Healthy Drinks

‘I’m a Urologist, and Seltzer Isn’t Doing Your Bladder Any Favors’

Photo: Stocksy/Studio Firma
Some things I just don't want to know—like the fact that my favorite seltzer might not be the best option because it can irritate my bladder.

Alicia Jeffrey-Thomas, DPT, CLT, a pelvic floor physical therapist in Boston, posted a video on TikTok about sparkling water being a bladder irritant—one she says could be "contributing to your bladder urgency/frequency." Not surprisingly, the majority of the video's 350,000 viewers weren't too thrilled that she recommended keeping the consumption of sparkling water (and other non-water beverages) to just 25 percent of your daily fluid intake fo bladder health. But urologists have to agree with her. Sipping seltzer like water all day, every day is definitely not a great idea.

It might not be too surprising that coffee and alcohol made the bladder irritant list. "Caffeine is probably the most common and worst offender. It’s a diuretic, so you make more urine, as well as a bladder stimulant, so it makes the bladder squeeze more strongly and at smaller volumes," says Lamia Gabal, MD, a urologist in Santa Ana, California. And according to Austin DeRosa, MD, a urologist and urologic oncologist with UCHealth Cancer Center-Highlands Ranch in Colorado, the same goes for alcohol, spicy and/or acidic foods, and even chocolate. But what's wrong with a little bubbly water?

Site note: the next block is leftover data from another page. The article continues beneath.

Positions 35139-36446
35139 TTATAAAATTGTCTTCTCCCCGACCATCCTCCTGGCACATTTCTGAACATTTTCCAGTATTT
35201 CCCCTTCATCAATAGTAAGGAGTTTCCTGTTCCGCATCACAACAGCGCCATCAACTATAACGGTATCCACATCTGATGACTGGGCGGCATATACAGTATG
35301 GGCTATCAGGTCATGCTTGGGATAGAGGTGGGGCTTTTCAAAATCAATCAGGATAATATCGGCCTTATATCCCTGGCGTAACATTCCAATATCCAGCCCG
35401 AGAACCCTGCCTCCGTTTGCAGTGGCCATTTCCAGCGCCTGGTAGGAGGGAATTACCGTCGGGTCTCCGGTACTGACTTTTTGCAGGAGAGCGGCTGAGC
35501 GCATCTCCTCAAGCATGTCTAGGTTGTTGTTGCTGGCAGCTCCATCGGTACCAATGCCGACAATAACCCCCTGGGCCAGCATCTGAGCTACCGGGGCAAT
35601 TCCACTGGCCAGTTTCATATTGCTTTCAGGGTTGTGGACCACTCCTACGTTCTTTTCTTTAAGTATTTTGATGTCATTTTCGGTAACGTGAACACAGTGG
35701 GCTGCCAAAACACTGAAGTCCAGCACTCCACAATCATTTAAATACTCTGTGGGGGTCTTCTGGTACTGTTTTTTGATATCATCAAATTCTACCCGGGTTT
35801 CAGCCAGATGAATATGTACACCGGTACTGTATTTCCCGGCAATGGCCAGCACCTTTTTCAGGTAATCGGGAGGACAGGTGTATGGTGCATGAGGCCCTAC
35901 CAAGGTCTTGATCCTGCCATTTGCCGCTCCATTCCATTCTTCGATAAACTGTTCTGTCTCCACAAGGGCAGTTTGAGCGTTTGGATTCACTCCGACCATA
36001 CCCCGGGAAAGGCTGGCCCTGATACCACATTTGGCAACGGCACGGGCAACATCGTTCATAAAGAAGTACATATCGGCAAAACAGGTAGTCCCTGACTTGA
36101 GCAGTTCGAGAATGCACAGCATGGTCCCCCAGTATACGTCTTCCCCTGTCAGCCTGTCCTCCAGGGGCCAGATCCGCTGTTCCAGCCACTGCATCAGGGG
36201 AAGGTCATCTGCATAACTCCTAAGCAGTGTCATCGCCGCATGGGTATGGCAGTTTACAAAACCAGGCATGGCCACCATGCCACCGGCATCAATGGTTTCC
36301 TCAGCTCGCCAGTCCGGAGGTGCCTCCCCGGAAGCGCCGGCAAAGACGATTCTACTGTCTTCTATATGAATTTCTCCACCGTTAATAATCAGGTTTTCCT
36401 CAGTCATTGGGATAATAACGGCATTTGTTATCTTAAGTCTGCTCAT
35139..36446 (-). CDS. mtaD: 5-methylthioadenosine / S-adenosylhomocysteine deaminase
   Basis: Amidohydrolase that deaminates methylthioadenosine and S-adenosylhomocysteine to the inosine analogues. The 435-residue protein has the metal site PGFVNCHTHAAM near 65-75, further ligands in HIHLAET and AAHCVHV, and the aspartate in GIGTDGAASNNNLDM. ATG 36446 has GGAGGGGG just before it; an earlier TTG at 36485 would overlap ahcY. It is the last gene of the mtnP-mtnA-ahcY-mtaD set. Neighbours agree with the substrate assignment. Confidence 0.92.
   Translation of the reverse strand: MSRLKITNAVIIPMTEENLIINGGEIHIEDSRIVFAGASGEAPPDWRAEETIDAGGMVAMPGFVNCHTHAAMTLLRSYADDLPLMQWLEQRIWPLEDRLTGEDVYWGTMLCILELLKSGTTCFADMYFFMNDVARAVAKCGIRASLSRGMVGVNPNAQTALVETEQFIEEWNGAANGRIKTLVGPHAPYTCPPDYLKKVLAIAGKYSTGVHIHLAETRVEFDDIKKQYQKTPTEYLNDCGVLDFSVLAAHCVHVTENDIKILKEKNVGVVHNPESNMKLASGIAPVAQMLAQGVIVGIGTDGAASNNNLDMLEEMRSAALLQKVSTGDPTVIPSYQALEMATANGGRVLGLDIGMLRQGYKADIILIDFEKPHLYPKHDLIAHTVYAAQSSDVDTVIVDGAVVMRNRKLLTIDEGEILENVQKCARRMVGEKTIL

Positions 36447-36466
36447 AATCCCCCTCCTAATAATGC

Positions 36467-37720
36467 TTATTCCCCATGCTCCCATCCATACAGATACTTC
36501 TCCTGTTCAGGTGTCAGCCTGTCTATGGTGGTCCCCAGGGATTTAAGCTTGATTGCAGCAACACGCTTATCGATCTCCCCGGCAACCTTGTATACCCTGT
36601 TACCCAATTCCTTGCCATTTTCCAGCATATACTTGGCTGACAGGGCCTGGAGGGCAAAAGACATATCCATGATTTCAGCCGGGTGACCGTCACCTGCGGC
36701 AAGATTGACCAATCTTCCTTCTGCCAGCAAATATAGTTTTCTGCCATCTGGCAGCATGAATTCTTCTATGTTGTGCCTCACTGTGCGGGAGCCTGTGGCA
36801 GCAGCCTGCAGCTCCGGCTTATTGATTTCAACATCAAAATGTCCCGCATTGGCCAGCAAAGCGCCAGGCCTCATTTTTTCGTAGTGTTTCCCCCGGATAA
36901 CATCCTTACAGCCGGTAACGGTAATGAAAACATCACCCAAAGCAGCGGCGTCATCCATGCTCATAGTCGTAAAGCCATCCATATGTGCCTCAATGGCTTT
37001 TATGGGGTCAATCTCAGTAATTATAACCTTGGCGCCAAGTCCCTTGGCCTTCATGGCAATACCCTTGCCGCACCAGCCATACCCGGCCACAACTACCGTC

Dr. DeRosa says the problem is the carbon dioxide. "The carbon dioxide in sparkling water tends to irritate the lining of the bladder," he says. "Carbonated beverages don't cause damage to your bladder per se, but they can cause an exacerbation of underlying bladder symptoms." It could result in bladder pain and urgency and frequency of urination—especially for anyone who already has a sensitive, irritative bladder or urgency symptoms.

If you think your love of seltzer could be impacting your bladder health, Dr. Gabal says to remove it—and the other common bladder irritants—from your diet. "Then add things back slowly, one at a time, to determine if your bladder is sensitive to these things," she says. But if you can't go a day without it, just make sure you're not drinking it all day long. Dr. DeRosa says if you're getting two to three liters of fluid—preferably water—per day, having a little seltzer should be no big deal.

Here's what a registered dietitian wants you to know about spiked seltzer:

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